Introduction to Artificial Intelligence

What type of thing is artificial intelligence?

It is a form of synthetic intelligence. Man made, yet real. It is actual, not fake and not simulated. It is also a type of technology in the way that it is a computer system that performs some intellectual function. And it is a field or an academic discipline that is a branch of science and computer science.

Actual and not fake, is it ever real if it's only a computer?

It is still only a hypothesis. Since the invention of computers their capability has grown exponentially and humans have developed the power of computer systems, reduced their size, developed their diverse working domains and speed.

But how did AI research start?

While exploiting the power of the computer systems, curiosity lead people to wonder, “Can a machine think and behave like humans do?” There development of AI started with the intention of creating similar intelligence in machines that we find and regard high in humans. It is a branch of computer science that pursues creating computers or machines as intelligent as human beings. Taking computers a step further.

You seem smart.*

Stop it.*

Ok, but what exactly is it?

A superintelligence is a hypothetical agent that possesses intelligence far surpassing that of the brightest and most gifted human minds. John McCarthy says it’s “The science and engineering of making intelligent machines, especially intelligent computer programs”. It is a way of making a computer, a computer-controlled robot, or a software think intelligently, in the similar manner the intelligent humans think. AI is accomplished by studying how human brain thinks, and how humans learn, decide, and work while trying to solve a problem, and then using the outcomes of this study as a basis of developing intelligent software.

We have already made AI, but not nearly close to making a human level intelligence.

No that is because there are 2 types of AI. First is weak AI which is non-sentient computer intelligence, typically focused on a narrow task so the intelligence of weak AI is limited.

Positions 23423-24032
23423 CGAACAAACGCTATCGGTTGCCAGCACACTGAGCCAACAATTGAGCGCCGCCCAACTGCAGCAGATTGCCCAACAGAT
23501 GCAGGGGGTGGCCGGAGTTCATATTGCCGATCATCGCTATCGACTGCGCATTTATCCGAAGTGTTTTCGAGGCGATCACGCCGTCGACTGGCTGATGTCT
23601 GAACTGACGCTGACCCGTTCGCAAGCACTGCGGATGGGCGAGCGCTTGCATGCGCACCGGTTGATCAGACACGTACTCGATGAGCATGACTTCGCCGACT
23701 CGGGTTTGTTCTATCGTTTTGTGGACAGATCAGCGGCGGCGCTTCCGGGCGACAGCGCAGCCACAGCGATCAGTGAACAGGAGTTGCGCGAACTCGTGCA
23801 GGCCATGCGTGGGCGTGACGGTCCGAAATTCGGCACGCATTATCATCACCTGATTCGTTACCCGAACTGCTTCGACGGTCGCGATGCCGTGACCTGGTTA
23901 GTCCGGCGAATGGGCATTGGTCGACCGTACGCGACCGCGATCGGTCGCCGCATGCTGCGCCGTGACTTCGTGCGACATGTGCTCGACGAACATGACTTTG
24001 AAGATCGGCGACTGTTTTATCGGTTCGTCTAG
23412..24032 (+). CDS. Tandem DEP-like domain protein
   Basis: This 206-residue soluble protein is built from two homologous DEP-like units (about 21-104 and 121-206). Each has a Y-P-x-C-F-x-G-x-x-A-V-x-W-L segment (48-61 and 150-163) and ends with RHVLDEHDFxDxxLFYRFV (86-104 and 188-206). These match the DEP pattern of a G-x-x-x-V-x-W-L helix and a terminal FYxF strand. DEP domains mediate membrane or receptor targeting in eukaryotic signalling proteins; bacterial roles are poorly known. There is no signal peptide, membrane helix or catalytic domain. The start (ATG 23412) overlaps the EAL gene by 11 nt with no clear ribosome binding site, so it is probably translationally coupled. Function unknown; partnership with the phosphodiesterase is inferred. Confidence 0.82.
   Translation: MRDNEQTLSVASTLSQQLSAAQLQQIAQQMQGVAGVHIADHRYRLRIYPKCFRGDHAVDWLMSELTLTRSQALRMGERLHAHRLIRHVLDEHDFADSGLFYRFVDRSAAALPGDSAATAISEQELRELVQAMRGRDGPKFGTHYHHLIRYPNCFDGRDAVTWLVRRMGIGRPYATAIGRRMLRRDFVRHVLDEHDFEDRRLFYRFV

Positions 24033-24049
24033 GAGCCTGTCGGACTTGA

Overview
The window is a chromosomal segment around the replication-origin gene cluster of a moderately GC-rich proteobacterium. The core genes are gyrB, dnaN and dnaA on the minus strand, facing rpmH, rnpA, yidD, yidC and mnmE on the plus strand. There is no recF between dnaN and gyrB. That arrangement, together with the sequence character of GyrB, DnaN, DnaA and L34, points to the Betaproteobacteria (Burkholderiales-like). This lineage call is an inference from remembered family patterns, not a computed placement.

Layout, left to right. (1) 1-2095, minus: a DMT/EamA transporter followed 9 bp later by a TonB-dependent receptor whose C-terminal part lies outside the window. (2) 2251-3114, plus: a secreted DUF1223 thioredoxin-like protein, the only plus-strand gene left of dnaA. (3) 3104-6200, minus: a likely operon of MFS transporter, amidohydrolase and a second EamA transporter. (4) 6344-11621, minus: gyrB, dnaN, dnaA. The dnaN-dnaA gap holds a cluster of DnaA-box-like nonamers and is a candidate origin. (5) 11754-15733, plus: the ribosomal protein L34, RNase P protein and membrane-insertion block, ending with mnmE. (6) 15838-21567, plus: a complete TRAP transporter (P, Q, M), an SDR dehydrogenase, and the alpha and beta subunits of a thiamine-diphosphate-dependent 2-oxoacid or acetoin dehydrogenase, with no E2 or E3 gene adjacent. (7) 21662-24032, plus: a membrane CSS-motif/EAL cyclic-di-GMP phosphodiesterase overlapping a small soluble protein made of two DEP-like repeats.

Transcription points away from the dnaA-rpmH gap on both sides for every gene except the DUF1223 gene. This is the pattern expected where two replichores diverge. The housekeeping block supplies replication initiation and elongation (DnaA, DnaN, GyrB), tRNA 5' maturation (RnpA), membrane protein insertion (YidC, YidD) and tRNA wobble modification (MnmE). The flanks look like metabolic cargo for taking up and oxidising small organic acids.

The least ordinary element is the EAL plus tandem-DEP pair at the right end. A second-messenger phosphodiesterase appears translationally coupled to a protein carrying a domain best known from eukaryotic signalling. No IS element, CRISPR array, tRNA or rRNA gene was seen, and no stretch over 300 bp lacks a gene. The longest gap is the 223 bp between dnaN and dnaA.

But it's still very smart? We just want to teach them reasoning, learning, and problem solving?

Yes but only in the specific thing it has been trained for, for example chess. Artificial general intelligence, which is the strong AI, is hypothetical artificial intelligence at least as smart as a human. Such an AI could improve itself so in successive intervals of increased intelligence, such an entity could theoretically achieve superintelligence in a relatively short period of time.

So that is the one we should be aware of?

One or more superintelligences could potentially change the world so profoundly and at such a high rate, that it may result in a technological singularity. But it's ok! Strong AI does not yet exist.

But it will at some point?

That is highly likely. The prospect of its creation inspires expectations of both promise and peril, and has become the subject of an intense ongoing ethical debate.

What are the goals for this risky invention that people really seem to want?

Well, the basic answer is: to create expert systems, the systems which exhibit intelligent behaviour, learn, demonstrate, explain, and advice people and to implement human intelligence in machines by creating systems that understand, think, learn, and behave like humans.

But I think it’s just to make more technology that can somehow ‘serve’ humans.

In a way yes! But maybe we won’t be able to control the AI, the control problem is a big concern for many researchers.

Like Nick Bostrom! I want to discuss him more, what is the control problem exactly?

It is the hypothetical puzzle of how to build a superintelligent agent that will aid its creators, and avoid inadvertently building a superintelligence that will harm its creators. The human race will have to get the control problem right "the first time", as a misprogrammed superintelligence might rationally decide to "take over the world" and refuse to permit its programmers to modify it after launch. Potential strategies include "capability control" (preventing an AI from being able to pursue harmful plans), and "motivational control" (building an AI that wants to be helpful).